The Pleasure Project

Primary Investigators:
Jordache A. Ellapen, Assistant Professor and Program Director of WGSS, Department of Historical Studies, UTM and WGSI
Ferdinand Lopez, Ph.D. candidate in the Women and Gender Studies Institute
M. Nicole Horsley, Assistant Professor of African Diaspora Studies
Cornel Grey, Assistant Professor in the Department of Gender, Sexuality and Women’s Studies at Western University
Elliott Tilleczek, Ph.D. candidate in the Department of Anthropology and Sexual Diversity Studies.

The Pleasure Project is organized around a key set of questions: How do LGBTIQ2S+ and QTBIPOC understood pleasure in the afterlives of settler colonialism, slavery, and apartheid? How is pleasure used to resist and critique but also to create social worlds that evade surveillance in the face of LGBTIQ2S+ and QTBIPOC structural violence? What is at stake when an analytic of pleasure interrogates complexities of racialized sexual subjectivities? What significance does pleasure hold for expanded understandings of freedom and politics? The Pleasure Project explores the ways in which scholars, artists, and sex workers, for instance, utilize pleasure as method and praxis, re-directing us to the messiness of the body and the sensorial regimes. We are interested in examining how an analytic of pleasure can expand and disrupt the boundaries of queerness and queer theory by moving us beyond binary frameworks. In this project, we will not only examine pleasure as a politic, a method, a praxis, or a component of ‘self-care,’ we will explore the embodied, somatic, messy and fleshy sexual practices that people engage in to access pleasure. We are interested in the relationships between pleasure and the materiality of the body and our lived experiences. The Pleasure Project argues that pleasure, erotics, sex, and joy must be central to any form of social justice work as we collectively imagine new social worlds as an urgent political project.

Queer South Asian Men and Sexual Health Services
Primary Investigators:
Joshun Dulai, PhD Student, Division of Social and Behavioural Health Sciences, Dalla Lana School of Public Health, UofT
Amaya Perez-Brumer, Assistant Professor, Division of Social and Behavioural Health Sciences, Dalla Lana School of Public Health, UofT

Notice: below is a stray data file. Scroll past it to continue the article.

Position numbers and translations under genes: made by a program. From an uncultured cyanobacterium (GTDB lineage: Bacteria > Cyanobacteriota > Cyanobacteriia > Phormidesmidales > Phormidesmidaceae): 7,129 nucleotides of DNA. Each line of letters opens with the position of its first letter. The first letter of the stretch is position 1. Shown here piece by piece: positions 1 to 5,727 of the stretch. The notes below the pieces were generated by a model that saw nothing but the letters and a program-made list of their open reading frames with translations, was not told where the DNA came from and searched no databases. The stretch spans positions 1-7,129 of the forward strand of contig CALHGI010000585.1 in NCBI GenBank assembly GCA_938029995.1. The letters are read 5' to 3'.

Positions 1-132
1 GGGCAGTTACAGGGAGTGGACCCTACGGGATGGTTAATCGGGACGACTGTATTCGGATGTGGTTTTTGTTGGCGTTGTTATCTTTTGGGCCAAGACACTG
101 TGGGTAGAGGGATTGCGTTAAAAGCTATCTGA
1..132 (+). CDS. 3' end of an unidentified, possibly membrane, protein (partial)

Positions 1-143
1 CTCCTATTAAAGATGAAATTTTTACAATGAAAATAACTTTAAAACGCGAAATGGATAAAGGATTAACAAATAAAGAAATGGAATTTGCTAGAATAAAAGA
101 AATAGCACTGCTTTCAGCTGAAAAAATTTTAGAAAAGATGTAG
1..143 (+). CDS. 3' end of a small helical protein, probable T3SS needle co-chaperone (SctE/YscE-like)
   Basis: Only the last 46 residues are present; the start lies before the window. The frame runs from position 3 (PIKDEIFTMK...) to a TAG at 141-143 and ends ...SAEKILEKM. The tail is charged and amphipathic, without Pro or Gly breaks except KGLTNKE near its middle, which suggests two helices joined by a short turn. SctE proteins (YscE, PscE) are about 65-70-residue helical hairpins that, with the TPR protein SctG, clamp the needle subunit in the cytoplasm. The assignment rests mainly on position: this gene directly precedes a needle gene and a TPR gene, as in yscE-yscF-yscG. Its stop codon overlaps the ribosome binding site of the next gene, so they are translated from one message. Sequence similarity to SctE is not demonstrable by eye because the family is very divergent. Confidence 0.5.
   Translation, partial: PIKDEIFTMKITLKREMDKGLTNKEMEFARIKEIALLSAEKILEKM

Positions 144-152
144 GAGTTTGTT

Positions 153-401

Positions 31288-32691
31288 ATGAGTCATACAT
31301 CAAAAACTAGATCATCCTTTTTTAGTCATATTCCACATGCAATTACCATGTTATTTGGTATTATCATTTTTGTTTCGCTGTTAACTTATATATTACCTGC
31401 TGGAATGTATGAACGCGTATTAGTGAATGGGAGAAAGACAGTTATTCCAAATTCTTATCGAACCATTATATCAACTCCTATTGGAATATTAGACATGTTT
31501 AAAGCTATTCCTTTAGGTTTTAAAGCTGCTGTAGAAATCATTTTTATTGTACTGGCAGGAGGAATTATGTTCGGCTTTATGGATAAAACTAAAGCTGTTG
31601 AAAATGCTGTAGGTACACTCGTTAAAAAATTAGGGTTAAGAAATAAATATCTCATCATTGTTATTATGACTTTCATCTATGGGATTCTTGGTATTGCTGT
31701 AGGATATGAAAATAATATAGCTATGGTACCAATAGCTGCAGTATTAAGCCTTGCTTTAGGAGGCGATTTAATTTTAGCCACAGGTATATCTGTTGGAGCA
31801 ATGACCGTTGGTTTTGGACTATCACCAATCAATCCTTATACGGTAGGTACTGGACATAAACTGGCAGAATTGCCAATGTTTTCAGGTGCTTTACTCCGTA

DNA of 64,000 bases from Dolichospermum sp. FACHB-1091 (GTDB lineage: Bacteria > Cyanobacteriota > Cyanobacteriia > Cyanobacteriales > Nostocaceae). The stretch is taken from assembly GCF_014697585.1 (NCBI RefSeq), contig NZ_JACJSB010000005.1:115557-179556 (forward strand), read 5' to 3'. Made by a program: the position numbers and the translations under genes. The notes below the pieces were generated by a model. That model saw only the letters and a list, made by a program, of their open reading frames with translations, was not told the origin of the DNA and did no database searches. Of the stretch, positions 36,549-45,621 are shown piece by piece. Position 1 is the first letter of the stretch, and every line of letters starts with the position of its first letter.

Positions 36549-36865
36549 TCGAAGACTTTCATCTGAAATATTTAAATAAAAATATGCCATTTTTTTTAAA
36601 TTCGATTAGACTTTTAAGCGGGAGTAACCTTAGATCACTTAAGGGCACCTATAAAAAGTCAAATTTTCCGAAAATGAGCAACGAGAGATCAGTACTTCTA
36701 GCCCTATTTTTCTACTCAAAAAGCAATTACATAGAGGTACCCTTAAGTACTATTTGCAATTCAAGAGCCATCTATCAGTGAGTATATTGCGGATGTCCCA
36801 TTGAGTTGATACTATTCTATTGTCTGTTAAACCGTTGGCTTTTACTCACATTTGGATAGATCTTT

Daniel Grace, Associate Professor, Division of Social and Behavioural Health Sciences, Dalla Lana School of Public Health, UofT
Affiliated Researcher, Community-Based Research Centre
Ananya Banerjee, Assistant Professor, Division of Social and Behavioural Health Sciences, Dalla Lana School of Public Health, Darrell H. S. Tan, Clinician-Scientist, Division of Infectious Diseases,
Praney Anand, Executive Director, Alliance for South Asian AIDS Prevention, Registered Psychotherapist
Nathan Lachowsky, Associate Professor, School of Public Health and Social Policy, University of Victoria
Ben Klassen, Sex Now Research Manager, Community-Based Research Centre
This is an intersectional, community-engaged study that examines how intersecting oppressions are associated with and experienced when accessing sexually transmitted and blood-borne infection (STBBI) prevention services (such as testing) among South Asian gay, bisexual, and other queer men (GBQM) living in Canada. Working with community organizations serving South Asian GBQM, who will assist with data access, participant recruitment, and knowledge translation, the study aims to: 1) Quantitatively examine the association between discrimination and recent STI testing in a Canadian sample of South Asian GBQM; 2) Qualitatively explore how experiences of intersecting oppressions affect access to STBBI prevention services among South Asian GBQM in the Greater Toronto Area (GTA); and 3) Triangulate these findings to determine how access to STBBI prevention services can be improved for this diverse population. We hope to illuminate barriers that South Asian GBQM experience when accessing STBBI prevention services, providing opportunities for improvement by creating anti-oppressive services, programming, and policies, thereby improving the sexual well-being of this population over time.